Which Joe gave his name to ‘sloppy joes’? We look at five interesting sandwiches and their lexical origins.
1Support (a building or other structure) from below by laying a solid foundation below ground level or by substituting stronger for weaker materials.
- ‘At present, it is not thought that underpinning the foundations would be enough to save the building.’
- ‘The claim of the insured included an additional claim to underpin an adjacent office block, which was not part of the insured property.’
- ‘Work began on rectifying the structural problems of the library and extra piles were inserted and the building was underpinned.’
- ‘A friend in Britain, who is a civil engineer, had given me a drawing showing an inexpensive method of underpinning the foundations.’
- ‘Eleven years ago, the Guildhall was forced to spend £626,000 underpinning the foundations of the scheduled monument which has been in council ownership since 1925.’
- ‘Mrs Lloyd said the council refuses to answer questions about underpinning her house.’
2Support, justify, or form the basis for.‘the theme of honour underpinning the two books’
starting point, base, point of departure, beginning, premiseView synonyms
- ‘His know-how is underpinned by a strong appreciation of discipline.’
- ‘The story of her parents' struggle to raise four children in an alien culture underpins her book and her beliefs.’
- ‘He said, ‘We are remembering the past, honouring the present and underpinning a legacy for future generations in gathering here today.’’
- ‘In a weblogging context, XML underpins the RSS format, which is in turn used to distribute headline feeds to aggregators’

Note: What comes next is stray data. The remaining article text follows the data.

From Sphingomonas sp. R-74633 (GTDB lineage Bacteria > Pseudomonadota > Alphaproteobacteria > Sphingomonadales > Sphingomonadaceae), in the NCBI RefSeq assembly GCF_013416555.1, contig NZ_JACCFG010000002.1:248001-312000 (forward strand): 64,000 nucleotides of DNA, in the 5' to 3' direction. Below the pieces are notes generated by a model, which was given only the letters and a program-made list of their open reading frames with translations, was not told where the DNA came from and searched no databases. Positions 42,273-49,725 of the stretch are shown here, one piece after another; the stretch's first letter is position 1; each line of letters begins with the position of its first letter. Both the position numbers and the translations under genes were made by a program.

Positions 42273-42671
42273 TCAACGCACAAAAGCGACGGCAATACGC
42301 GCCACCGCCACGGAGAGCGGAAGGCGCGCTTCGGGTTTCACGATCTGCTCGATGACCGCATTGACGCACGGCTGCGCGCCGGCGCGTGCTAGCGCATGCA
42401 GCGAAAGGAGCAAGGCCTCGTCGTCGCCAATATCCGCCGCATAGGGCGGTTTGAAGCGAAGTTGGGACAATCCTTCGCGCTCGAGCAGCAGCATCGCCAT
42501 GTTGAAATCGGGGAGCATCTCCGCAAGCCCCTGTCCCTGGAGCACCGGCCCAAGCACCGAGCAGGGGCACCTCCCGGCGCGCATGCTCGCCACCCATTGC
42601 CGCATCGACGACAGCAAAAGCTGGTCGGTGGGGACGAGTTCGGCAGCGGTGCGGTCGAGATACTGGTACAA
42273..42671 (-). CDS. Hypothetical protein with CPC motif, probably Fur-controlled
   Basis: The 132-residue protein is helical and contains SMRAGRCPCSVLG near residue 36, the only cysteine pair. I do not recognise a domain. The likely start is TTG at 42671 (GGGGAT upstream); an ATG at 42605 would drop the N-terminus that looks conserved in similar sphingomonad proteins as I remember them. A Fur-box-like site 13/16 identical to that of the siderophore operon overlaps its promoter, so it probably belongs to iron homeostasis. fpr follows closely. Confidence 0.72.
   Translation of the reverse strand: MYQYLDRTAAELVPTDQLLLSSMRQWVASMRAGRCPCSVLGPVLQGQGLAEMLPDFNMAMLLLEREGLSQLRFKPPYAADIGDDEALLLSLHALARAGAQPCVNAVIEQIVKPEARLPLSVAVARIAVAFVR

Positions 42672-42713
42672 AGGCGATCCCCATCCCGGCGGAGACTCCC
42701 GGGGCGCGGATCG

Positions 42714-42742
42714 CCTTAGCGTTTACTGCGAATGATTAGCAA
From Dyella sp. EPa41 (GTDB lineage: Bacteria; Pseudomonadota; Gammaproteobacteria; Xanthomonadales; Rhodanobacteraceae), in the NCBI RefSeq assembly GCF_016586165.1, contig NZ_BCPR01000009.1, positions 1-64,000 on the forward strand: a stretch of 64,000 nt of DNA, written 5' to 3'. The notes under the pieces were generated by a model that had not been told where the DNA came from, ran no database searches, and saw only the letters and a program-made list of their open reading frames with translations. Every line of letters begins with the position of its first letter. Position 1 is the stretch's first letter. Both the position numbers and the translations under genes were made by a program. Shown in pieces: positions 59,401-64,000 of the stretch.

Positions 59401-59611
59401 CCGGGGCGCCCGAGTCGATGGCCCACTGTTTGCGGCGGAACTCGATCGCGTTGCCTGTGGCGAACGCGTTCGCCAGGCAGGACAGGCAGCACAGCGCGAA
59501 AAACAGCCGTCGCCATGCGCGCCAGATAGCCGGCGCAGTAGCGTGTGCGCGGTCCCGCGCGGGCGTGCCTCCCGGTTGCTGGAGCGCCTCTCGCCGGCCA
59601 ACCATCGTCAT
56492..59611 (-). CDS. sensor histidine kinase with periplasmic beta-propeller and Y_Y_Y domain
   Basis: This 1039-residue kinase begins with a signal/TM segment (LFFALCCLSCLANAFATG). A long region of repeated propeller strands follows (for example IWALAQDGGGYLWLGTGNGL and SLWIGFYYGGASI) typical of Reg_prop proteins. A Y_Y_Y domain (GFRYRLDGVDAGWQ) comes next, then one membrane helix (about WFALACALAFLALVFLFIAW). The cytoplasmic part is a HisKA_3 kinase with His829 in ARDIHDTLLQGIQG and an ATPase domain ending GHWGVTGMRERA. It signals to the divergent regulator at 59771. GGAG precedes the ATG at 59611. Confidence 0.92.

- ‘An understanding of market structure underpins all pricing decisions made by marketers.’
- ‘These themes are underpinned by unquestioned assumptions about the dangers of modern life, lazily repeated like a mantra through much of the media.’
- ‘The Government's legislation to underpin its workplace changes is yet to materialise.’
- ‘Children played cricket at the Centre on a daily basis and what was achieved there underpinned the success of Yorkshire cricket.’
- ‘The success of this arrangement was underpinned by unquestioned trust in the integrity of the medical profession.’
- ‘In this essay I want to trace the origins of some of the common principles and assumptions which underpin the writing workshop.’
- ‘The idea of fairness that underpins the democratic process is grounded in different ways in different theories.’
- ‘The exercise exposed a fundamental element of the Finnish psyche that underpins the Finnish workplace.’
- ‘In a free society law also underpins the freedoms of citizens by guaranteeing certain civil liberties and imposing legal checks on the authorities.’
- ‘His views were underpinned by his strong Christian beliefs.’
- ‘We should never lose sight of the fact that it is engagement in a real economy that underpins reciprocity in society.’
- ‘Thus, rivalry was built into the structure of material life that underpinned the economy of production and exchange.’
- ‘During the Victorian and Edwardian periods in Britain, society was underpinned by rigid moral and social values.’
- ‘Much of the collection is unique unpublished material which underpins music performance and research in Australia.’
- ‘The theme underpinning the film's murder investigation is the dire and inescapable consequences of circumstance and personal choice.’
- ‘He said the partnership process must underpin competitiveness as the core element of any possible new agreement.’
Are you looking for a word for a foolish person? We explore twelve interesting words to describe the dunderheads in your life.
Before you run for the hills, let’s run through a list of ‘run’ expressions that are running through our minds.
The definitions of ‘buddy’ and ‘bro’ in the OED have recently been revised. We explore their history and increase in popularity.